Raynaud S Disease


Raynaud's disease Introduction

:raynauds-disease.jpg Raynaud’s disease is characterized by vasospasm of the small arteries in the fingers and toes. Areas such as the nose and tongue can also be affected. Raynaud’s disease (primary) can be initiated by cold, emotional stress, and occupational damage. The exact mechanism of injury is not fully understood in Raynaud’s disease.

Raynaud’s phenomenon (secondary) is characterized the same, but is the result of an underlying disease such as scleroderma, rheumatoid arthritis, and SLE. The vasospasm results in decreased blood flow, causing pallor and cyanosis. In severe cases of Raynaud’s phenomenon, necrosis can occur in the digits. Raynaud’s disease does not result in severe complications because the vasospasm ends when the stressor is removed. [1]

Researchers have failed to pinpoint the cause of Raynaud’s disease and several hypotheses exist regarding the disease’s origin. One of the most prominent hypotheses is that pro-inflammatory prostaglandins and leukotrienes damage the endothelial wall resulting in vasoconstriction. A defect in either nitric oxide synthesis, or metabolism is also thought to play a role in the development of Raynaud’s disease. Finally, damage to vessel integrity is thought to be mediated by free radicals and elevated homocysteine levels.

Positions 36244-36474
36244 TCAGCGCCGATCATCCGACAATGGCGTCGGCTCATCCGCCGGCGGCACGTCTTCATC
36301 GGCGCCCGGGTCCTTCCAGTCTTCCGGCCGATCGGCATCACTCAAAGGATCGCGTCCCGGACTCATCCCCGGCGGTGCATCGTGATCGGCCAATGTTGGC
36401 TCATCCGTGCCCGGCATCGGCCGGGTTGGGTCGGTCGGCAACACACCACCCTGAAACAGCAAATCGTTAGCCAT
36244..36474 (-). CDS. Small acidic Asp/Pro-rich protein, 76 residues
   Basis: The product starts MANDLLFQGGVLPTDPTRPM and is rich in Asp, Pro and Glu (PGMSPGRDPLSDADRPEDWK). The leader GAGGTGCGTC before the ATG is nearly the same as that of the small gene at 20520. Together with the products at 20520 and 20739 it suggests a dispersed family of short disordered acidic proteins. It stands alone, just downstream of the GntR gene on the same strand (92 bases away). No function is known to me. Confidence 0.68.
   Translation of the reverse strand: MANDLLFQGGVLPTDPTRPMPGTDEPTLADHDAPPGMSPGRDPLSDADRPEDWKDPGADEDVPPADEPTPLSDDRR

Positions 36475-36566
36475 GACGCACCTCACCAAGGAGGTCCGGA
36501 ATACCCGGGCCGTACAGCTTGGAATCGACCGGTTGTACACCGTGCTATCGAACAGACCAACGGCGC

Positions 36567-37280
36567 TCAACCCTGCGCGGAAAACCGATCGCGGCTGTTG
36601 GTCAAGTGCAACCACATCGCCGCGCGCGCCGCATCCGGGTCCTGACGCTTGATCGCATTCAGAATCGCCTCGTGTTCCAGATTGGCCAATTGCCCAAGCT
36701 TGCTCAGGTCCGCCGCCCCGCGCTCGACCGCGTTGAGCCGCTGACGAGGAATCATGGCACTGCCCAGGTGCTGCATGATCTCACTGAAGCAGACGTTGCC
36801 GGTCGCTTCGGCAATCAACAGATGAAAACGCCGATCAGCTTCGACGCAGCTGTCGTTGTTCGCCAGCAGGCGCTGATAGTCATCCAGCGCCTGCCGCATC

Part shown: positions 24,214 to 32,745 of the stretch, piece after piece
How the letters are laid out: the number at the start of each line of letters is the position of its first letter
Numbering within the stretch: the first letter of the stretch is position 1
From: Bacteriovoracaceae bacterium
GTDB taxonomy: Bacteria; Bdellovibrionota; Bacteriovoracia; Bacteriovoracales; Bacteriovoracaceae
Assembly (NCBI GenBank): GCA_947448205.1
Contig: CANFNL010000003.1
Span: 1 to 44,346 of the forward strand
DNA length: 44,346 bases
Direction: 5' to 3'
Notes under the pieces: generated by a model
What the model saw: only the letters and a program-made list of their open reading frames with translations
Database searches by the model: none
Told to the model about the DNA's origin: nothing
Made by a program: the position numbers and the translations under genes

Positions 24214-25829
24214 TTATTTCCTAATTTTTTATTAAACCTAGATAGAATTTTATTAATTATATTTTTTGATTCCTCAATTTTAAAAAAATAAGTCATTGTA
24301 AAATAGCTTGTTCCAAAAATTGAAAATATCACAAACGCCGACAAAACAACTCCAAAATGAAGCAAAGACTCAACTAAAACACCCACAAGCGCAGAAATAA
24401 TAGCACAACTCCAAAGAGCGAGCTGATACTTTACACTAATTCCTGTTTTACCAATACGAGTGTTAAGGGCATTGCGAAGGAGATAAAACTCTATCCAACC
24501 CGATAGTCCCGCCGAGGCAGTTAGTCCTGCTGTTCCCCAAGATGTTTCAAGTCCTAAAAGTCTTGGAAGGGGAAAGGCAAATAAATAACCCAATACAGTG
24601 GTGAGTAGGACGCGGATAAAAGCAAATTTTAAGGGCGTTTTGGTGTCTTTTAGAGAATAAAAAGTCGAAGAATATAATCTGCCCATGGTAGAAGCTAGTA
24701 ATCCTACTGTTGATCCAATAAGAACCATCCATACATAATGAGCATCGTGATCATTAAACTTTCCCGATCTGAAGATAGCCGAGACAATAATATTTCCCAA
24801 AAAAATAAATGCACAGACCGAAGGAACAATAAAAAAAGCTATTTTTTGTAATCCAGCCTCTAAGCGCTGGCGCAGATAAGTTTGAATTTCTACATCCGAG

Raynaud’s disease affects women five times as often as men. The primary age of incidence is between 15 and 40 years old. Occupations such as pianists, typists, meat cutters, and chain saw users (vibratory tools) may be at a greater risk for developing Raynaud’s disease. Smokers are also at an increased risk for developing the condition. Precipitating factors to Raynaud’s disease may include external factors, such as cold weather and mental stress. [2]

Raynaud's disease Statistics

  • Raynaud’s affects 5-10% of the population.
  • One half of the cases are primary Raynaud’s disease, the other half being Raynaud’s phenomenon.
  • It is estimated that 13.6 million people in the US have Raynaud’s.
  • 75% of the cases are in women between the ages of 15 and 40 years old.